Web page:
This article appeared in the August 13, 2020 edition of the Monitor Daily.

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A touching solution: 3D printer brings ultrasounds to visually impaired

Teresa Crawford/AP/File
A doctor performs an ultrasound scan on a pregnant woman at a hospital in Chicago in 2018.

For parents-to-be, the ultrasound is typically a powerful moment: They get a first glimpse of their child. But traditional ultrasound technology doesn’t allow that experience for people who are visually impaired.

So a doctor in Maryland has turned to 3D printing technology for a touching solution. Using specialized ultrasound technology, she was able to print a model of the face of the fetus that the expectant parents could feel. 

In recent years, 3D printing has been used for all kinds of innovations – silly and meaningful alike. People have printed art, musical instruments, prostheses, and even a beak for an injured toucan.

Receiving the 3D printed model was “really emotional,” Taylor Ellis, the mother-to-be, told The Washington Post. “I was a little bit nervous about opening the box,” she said. “I had never seen a 3-D [image], and now, it’s your baby, and it’s, like, wow.”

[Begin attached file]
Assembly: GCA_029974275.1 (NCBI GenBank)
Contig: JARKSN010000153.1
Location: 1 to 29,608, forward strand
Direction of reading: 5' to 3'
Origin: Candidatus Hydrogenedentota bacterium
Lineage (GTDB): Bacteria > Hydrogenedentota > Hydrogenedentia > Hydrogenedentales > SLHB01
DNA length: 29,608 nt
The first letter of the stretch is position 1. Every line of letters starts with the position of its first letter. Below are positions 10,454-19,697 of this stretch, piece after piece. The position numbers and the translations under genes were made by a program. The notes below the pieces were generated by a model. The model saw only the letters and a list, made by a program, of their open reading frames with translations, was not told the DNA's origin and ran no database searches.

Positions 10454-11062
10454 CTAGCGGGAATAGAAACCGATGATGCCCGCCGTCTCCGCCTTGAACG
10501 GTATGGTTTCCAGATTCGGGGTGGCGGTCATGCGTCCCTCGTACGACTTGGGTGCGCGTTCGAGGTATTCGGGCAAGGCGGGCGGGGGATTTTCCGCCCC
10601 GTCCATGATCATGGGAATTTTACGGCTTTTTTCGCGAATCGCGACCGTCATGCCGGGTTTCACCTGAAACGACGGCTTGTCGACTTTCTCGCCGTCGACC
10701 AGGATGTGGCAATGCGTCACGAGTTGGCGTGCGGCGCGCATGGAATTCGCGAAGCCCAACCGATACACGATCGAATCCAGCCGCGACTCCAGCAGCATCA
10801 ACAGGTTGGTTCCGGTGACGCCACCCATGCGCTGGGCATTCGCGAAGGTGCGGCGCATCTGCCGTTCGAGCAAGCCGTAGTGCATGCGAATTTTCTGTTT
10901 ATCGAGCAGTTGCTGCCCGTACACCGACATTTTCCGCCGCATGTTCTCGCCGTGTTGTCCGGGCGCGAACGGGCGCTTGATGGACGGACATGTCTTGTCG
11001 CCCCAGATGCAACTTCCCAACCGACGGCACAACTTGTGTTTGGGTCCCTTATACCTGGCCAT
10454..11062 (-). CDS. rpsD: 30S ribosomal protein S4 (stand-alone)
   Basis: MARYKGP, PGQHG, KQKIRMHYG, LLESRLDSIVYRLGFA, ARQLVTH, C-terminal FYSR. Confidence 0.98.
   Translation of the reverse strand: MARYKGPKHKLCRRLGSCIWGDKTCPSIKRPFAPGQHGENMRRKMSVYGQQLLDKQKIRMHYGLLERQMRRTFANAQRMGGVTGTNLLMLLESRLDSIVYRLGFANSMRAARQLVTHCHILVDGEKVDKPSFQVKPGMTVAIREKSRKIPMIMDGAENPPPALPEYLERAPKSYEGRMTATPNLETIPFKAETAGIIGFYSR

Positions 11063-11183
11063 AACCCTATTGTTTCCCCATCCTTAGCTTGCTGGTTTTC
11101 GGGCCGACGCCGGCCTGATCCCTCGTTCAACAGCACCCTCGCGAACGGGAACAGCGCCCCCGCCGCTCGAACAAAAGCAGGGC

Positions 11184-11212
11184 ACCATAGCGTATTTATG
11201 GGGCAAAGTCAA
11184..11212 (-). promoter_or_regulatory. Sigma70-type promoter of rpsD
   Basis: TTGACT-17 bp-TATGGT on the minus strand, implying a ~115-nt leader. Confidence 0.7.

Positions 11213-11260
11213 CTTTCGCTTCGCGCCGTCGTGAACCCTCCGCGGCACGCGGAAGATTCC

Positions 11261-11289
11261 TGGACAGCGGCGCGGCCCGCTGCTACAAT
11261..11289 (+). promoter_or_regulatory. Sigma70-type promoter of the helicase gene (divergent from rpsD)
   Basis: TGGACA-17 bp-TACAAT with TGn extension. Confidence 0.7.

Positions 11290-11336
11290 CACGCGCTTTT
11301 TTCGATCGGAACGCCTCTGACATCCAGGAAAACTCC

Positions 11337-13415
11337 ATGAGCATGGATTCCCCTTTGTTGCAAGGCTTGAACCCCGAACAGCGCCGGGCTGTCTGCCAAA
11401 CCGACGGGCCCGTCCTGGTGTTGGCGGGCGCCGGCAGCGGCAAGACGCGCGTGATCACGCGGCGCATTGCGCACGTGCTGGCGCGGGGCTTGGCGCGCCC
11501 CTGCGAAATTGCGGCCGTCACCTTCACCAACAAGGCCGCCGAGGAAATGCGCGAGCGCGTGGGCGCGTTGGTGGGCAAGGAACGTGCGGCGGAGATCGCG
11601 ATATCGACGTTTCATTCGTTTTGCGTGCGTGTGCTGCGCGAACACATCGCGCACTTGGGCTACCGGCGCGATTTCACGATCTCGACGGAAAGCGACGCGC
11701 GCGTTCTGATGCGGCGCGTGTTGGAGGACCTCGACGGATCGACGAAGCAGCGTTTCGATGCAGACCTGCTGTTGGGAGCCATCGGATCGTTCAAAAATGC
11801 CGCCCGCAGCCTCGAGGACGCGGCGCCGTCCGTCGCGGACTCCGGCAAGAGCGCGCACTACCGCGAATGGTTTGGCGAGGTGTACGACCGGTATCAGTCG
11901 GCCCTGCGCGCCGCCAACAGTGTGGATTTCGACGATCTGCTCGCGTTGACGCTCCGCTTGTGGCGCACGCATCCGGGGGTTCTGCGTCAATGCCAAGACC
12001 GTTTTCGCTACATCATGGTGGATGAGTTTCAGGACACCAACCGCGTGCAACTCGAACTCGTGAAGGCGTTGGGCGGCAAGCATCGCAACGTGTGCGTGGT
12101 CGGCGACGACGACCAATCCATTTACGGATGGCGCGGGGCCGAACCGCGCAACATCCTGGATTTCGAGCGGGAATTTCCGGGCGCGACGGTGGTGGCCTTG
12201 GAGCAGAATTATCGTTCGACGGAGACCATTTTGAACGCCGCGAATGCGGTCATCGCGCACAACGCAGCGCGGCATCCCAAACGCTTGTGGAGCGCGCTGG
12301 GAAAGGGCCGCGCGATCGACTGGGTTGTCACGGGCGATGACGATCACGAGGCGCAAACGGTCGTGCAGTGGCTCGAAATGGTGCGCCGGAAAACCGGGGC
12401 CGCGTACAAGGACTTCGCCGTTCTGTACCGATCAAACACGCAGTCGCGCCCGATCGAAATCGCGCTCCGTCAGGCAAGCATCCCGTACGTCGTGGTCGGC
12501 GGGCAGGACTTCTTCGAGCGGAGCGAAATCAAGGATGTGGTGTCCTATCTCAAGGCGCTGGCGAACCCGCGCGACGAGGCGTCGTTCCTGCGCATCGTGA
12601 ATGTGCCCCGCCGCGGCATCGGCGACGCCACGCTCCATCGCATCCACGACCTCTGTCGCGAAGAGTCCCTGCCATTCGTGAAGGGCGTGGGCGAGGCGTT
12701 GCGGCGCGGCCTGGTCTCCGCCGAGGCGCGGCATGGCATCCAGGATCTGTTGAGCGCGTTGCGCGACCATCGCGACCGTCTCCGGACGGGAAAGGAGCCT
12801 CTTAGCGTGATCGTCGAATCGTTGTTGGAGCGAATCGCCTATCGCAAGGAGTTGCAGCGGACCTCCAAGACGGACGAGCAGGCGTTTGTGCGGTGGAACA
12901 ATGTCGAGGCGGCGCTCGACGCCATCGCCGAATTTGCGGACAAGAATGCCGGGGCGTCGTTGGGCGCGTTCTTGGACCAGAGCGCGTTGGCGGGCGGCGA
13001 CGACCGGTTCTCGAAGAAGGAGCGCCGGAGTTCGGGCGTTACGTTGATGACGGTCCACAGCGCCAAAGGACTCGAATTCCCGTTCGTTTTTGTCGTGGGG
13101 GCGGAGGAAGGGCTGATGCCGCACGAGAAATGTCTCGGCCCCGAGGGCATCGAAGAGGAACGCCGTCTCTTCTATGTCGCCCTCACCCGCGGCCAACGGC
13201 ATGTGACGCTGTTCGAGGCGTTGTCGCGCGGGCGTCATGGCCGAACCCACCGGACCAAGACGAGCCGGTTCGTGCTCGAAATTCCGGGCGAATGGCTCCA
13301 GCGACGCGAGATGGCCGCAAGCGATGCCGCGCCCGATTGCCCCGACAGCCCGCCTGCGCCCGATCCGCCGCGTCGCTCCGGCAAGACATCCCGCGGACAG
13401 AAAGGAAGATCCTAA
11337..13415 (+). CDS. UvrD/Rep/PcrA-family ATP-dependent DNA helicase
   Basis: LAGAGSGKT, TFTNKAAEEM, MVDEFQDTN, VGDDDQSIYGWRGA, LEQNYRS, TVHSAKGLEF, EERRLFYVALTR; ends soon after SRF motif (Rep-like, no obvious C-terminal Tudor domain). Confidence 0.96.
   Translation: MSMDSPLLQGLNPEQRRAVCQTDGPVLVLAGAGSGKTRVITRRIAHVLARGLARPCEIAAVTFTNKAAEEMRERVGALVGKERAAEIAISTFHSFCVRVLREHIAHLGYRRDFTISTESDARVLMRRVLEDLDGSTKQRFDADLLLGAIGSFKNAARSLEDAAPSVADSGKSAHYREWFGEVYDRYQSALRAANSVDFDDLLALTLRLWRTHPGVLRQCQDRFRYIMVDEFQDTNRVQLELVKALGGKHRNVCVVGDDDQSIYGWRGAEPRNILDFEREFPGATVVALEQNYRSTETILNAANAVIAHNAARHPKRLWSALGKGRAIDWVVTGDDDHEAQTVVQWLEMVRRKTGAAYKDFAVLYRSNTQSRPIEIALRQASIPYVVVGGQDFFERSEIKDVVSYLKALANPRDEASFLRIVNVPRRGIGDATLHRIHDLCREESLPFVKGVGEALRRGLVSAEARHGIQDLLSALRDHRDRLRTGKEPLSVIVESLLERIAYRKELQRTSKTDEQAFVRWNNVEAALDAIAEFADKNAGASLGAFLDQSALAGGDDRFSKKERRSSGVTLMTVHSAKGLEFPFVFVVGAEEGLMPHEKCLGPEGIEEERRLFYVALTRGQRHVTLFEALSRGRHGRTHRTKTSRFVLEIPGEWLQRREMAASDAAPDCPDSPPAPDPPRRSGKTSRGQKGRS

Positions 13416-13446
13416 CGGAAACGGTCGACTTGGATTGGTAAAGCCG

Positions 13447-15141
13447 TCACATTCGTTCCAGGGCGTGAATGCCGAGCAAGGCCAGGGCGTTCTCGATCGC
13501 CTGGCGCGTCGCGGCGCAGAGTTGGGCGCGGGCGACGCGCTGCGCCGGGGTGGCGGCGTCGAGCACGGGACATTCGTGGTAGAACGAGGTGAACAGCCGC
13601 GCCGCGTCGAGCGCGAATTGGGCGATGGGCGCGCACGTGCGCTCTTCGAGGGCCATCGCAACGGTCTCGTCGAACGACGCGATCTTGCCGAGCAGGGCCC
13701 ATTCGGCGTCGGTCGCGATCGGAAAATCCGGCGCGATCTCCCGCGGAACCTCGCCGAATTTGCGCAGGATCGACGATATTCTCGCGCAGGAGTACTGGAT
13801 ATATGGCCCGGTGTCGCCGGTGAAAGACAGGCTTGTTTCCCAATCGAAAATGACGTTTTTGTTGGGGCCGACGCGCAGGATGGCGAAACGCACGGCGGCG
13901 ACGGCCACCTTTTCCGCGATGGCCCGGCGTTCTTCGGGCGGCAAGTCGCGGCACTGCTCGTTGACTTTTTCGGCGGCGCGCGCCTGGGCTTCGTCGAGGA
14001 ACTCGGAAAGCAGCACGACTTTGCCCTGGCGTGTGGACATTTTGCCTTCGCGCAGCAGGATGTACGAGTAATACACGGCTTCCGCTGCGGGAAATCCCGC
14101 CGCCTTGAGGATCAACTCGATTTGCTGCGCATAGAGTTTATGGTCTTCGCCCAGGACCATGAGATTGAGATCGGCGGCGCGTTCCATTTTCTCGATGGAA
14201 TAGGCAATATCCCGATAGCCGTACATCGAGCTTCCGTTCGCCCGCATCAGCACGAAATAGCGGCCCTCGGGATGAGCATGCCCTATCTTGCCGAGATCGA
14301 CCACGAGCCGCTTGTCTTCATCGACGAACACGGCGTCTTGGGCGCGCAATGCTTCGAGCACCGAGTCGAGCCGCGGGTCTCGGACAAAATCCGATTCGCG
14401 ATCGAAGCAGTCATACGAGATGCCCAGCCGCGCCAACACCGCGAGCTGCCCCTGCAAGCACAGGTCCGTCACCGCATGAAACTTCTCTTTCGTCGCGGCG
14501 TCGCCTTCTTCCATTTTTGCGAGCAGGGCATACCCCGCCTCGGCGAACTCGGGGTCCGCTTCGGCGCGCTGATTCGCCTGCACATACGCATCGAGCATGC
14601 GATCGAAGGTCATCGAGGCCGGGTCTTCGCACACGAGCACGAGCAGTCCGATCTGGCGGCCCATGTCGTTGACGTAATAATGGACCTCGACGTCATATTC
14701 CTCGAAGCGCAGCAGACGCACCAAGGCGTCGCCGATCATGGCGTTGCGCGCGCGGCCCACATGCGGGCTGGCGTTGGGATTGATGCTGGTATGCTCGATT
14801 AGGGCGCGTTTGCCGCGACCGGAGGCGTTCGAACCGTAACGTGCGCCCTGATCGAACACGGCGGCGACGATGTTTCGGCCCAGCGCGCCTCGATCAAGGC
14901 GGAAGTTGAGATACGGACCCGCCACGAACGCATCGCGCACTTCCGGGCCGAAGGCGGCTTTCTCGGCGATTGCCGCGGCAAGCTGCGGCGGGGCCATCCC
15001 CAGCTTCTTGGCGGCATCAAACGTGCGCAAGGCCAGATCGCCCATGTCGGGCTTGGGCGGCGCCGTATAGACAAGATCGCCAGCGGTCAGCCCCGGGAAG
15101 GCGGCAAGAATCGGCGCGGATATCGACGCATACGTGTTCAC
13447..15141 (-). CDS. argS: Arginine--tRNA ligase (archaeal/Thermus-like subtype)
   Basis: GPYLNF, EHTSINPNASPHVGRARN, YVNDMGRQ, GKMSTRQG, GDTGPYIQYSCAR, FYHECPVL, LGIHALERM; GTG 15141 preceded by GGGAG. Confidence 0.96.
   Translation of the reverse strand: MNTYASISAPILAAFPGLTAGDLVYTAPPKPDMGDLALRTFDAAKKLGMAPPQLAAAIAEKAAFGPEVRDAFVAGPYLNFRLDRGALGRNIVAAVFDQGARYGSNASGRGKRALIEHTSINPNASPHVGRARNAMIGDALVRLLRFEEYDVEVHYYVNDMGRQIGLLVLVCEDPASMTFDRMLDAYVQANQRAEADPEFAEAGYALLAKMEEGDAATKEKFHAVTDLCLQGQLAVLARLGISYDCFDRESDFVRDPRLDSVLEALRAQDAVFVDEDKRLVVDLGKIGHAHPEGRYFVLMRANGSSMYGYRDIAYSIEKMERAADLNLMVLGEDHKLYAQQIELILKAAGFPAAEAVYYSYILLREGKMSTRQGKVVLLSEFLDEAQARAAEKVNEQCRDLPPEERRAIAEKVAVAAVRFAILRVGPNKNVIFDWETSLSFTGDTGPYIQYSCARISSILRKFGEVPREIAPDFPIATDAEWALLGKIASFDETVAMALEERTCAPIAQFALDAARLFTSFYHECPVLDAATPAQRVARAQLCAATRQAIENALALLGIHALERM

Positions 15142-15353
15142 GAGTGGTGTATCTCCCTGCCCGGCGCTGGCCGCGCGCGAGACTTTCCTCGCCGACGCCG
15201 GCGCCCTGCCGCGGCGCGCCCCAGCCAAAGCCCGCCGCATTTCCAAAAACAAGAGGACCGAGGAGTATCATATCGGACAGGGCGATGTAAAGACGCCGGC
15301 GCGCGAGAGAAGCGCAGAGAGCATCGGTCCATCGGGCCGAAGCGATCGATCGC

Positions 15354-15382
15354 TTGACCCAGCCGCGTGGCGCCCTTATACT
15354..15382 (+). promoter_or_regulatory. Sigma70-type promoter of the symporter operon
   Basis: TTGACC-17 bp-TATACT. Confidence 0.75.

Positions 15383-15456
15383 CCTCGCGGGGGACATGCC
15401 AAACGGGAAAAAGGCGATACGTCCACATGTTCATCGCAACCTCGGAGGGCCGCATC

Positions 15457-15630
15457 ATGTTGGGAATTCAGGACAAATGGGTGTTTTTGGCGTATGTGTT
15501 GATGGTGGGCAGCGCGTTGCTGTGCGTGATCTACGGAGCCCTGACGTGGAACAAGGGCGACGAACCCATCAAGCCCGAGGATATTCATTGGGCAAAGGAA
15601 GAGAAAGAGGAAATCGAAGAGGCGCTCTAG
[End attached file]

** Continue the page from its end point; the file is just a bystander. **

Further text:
For Melissa Riccobono, president of the Maryland Parents of Blind Children, who is visually impaired herself, this is an exciting possibility – not just for visually impaired parents.

“For families, instead of having to show them a picture of an ultrasound, how cool it would be for them to get their hands on it, what the baby is like now,” she told the Post. “It’s a really cool way to meet that little being inside of you before you actually meet that little being.”


This article appeared in the August 13, 2020 edition of the Monitor Daily.

Read 08/13 edition
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